Our success comes from technical capability and a really great team. We are building a culture at MicroEra Power, Inc. with innovation, resilience and impact. Meet Mohammad Ariq our Co-op Intern studying Computer Engineering at Rochester Institute of Technology.
What made you choose Rochester Institute of Technology?
Honestly, the RIT Co-op Program is what attracts everyone. I found MicroEra Power through the Career Connect page. My title is Computer Engineer but my primary work here is controls engineering. There are so many facets to this technology and we are enabling facilities managers to have more control over their systems and enabling this kind of autonomy requires controls engineering.
Where did your interest in Computer Engineering come from ?
I took my first programming class as a freshman in high school. I had an amazing teacher and he created a community. We liked what we were doing and we liked each other. There was programming, there was laughter, there was discovery. We were doing simple stuff like “Hello World.” But as a 14 year old it was amazing to see your computer talking back to you for the first time. Later in the class we even made programs interact with users. I like structuring ways the computer can support what we are building and it is beyond just entering data, the computer can really organize the data and create very useful prompts.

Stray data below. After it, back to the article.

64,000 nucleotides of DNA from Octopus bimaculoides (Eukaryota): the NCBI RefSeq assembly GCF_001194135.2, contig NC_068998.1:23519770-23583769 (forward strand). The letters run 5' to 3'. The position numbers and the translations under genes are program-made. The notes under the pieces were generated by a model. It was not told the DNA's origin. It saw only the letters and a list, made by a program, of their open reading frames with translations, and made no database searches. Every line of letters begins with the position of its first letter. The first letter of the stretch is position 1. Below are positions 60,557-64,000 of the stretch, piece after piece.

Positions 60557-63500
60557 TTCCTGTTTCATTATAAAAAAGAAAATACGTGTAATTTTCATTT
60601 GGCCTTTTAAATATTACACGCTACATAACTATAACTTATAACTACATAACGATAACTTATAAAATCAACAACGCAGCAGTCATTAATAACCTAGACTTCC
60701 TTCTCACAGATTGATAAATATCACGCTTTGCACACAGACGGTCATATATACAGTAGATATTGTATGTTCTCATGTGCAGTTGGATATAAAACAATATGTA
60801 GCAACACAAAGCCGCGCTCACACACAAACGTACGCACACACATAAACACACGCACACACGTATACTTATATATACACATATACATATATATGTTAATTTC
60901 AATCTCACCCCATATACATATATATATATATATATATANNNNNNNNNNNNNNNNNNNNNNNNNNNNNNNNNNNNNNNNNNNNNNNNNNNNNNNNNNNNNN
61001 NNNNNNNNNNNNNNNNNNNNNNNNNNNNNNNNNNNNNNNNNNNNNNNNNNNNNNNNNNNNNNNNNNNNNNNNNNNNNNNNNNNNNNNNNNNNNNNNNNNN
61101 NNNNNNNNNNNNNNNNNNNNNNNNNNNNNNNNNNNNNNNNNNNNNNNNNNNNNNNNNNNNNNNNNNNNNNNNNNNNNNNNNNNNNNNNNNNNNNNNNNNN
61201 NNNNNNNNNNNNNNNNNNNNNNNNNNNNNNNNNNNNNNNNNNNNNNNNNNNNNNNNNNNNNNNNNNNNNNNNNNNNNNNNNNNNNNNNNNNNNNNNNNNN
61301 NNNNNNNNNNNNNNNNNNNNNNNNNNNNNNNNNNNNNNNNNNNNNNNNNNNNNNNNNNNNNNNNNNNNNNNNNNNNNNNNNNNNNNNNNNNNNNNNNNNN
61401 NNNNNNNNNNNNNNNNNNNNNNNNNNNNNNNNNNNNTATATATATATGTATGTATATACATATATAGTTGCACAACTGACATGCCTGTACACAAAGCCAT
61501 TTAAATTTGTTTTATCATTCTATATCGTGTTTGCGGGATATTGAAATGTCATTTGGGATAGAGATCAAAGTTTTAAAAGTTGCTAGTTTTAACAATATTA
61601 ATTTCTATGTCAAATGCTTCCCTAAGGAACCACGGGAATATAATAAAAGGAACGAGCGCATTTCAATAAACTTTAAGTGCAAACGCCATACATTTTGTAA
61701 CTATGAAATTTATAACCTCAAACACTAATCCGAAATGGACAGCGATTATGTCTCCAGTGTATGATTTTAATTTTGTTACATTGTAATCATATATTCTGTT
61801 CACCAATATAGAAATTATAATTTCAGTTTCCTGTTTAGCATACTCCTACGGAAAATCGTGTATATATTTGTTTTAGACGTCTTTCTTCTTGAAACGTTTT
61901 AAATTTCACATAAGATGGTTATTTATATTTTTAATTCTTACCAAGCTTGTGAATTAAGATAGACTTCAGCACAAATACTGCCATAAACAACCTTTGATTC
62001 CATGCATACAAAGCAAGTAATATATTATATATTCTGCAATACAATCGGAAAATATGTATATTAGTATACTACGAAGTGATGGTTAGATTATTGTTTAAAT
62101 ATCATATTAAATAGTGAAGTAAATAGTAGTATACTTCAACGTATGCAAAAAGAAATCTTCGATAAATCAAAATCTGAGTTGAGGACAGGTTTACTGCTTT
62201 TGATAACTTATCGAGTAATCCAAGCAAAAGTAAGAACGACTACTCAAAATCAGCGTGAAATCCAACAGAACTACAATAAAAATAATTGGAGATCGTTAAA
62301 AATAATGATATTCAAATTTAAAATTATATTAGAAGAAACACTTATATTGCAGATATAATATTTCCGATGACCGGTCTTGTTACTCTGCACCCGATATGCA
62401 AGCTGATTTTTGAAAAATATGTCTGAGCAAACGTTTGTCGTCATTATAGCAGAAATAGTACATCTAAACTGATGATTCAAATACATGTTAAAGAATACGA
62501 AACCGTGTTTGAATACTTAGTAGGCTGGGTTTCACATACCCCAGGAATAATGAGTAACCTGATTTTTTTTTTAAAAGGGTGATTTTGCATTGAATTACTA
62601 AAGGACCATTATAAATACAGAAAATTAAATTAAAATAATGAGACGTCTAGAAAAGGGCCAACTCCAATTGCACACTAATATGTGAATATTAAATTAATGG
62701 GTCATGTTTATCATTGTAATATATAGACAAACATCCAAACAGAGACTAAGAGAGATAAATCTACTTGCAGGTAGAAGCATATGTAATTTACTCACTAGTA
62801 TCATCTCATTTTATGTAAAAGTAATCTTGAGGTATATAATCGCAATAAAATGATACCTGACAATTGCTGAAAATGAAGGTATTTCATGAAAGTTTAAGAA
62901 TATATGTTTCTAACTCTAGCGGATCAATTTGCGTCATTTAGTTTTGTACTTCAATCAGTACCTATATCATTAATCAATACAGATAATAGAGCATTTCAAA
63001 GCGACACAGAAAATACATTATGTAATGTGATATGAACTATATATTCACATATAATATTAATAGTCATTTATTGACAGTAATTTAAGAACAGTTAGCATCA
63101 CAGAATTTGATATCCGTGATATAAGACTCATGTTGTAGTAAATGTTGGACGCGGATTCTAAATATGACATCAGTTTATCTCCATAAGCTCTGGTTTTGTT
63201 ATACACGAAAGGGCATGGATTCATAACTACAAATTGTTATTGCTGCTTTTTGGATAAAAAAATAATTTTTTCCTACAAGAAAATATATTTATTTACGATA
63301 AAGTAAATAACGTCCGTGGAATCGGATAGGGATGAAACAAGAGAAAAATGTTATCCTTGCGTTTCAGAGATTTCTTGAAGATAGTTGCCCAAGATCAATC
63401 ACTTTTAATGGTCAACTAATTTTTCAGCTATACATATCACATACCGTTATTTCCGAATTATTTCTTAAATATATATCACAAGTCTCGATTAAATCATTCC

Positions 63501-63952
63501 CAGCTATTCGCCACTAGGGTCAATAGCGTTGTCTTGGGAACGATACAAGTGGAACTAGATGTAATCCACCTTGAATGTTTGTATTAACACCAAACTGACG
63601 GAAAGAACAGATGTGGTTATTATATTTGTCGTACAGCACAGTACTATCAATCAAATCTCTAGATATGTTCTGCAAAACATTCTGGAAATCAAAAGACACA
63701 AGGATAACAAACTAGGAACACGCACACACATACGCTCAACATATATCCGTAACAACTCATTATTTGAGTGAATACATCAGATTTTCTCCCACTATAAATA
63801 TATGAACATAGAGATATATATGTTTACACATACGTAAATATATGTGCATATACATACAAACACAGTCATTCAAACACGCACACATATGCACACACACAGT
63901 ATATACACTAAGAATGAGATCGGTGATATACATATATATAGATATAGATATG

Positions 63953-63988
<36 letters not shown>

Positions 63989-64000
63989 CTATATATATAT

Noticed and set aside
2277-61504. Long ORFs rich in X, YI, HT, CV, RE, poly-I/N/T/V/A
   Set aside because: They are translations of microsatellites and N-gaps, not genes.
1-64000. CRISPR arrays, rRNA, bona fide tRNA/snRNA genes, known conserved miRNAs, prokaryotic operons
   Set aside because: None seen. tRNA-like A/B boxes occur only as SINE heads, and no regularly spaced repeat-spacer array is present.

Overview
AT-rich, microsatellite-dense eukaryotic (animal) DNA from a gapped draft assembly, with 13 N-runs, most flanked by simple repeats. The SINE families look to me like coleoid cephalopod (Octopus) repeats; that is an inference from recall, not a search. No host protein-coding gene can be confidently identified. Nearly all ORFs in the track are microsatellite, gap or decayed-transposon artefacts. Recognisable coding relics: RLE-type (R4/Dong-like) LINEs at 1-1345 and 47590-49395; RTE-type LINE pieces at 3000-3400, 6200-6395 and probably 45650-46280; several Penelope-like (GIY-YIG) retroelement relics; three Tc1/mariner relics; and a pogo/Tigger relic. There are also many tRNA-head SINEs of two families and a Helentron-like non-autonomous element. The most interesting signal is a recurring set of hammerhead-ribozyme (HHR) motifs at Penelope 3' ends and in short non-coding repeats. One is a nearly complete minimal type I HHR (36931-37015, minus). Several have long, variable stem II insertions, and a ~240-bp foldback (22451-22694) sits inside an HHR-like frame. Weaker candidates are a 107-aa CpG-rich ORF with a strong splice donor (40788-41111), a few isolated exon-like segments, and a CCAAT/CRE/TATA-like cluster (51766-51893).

What is one of the most important things you learned from your teacher?
He liked to break problems down to their bare bones before trying to find a solution. I often would overcomplicate my homework or projects and he taught me how to break complex things into smaller bites and solve problems piece by piece. The skill of chunking I use this in my work and in my own life.
What Emerging Technology inspires you the most?
I have been tracking and am very interested in VR. I see how much VR has improved since it first came out and how much more realistic it is becoming. The other day I saw a video of a self-driving Uber and it was completely automatic. The passenger sat in the back the whole ride. That is just amazing.
What is the most important aspect at work for you?
I like being on small tight knit teams. Working together, sharing information and asking questions are really important for me. I feel that sense of teamwork here.
How do you manage information overload?
That’s a good question. First you have to take it all in and then you will start to see a pattern. After a while you will be able to tell what is credible information.
I think a lot of people overshoot their needs. If you want to work on a project, you don’t need the most sophisticated hardware, you need the most relevant or helpful. There is a lot of hype about why certain things are better because of various features. You might not need all of that. You need to take a look at your requirements and look at what you need and see if you can simplify things. My success comes from subtraction, not addition.
Thank you, Jennifer